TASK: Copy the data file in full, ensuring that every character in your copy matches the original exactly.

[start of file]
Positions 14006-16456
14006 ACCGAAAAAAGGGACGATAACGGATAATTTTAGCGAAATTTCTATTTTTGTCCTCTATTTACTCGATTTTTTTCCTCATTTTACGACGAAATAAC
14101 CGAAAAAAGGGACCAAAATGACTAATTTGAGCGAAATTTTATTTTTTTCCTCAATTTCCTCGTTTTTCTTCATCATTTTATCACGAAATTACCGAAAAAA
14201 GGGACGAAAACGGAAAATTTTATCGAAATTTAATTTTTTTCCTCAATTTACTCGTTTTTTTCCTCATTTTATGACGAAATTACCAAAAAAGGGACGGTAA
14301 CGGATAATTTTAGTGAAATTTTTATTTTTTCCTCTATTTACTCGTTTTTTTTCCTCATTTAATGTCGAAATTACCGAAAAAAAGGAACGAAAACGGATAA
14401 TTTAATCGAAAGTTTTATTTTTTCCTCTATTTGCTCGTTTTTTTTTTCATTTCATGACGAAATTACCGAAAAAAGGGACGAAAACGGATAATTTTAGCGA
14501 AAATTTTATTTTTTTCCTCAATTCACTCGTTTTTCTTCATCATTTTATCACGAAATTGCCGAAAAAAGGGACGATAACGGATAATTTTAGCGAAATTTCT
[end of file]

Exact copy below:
Positions 14006-16456
14006 ACCGAAAAAAGGGACGATAACGGATAATTTTAGCGAAATTTCTATTTTTGTCCTCTATTTACTCGATTTTTTTCCTCATTTTACGACGAAATAAC
14101 CGAAAAAAGGGACCAAAATGACTAATTTGAGCGAAATTTTATTTTTTTCCTCAATTTCCTCGTTTTTCTTCATCATTTTATCACGAAATTACCGAAAAAA
14201 GGGACGAAAACGGAAAATTTTATCGAAATTTAATTTTTTTCCTCAATTTACTCGTTTTTTTCCTCATTTTATGACGAAATTACCAAAAAAGGGACGGTAA
14301 CGGATAATTTTAGTGAAATTTTTATTTTTTCCTCTATTTACTCGTTTTTTTTCCTCATTTAATGTCGAAATTACCGAAAAAAAGGAACGAAAACGGATAA
14401 TTTAATCGAAAGTTTTATTTTTTCCTCTATTTGCTCGTTTTTTTTTTCATTTCATGACGAAATTACCGAAAAAAGGGACGAAAACGGATAATTTTAGCGA
14501 AAATTTTATTTTTTTCCTCAATTCACTCGTTTTTCTTCATCATTTTATCACGAAATTGCCGAAAAAAGGGACGATAACGGATAATTTTAGCGAAATTTCT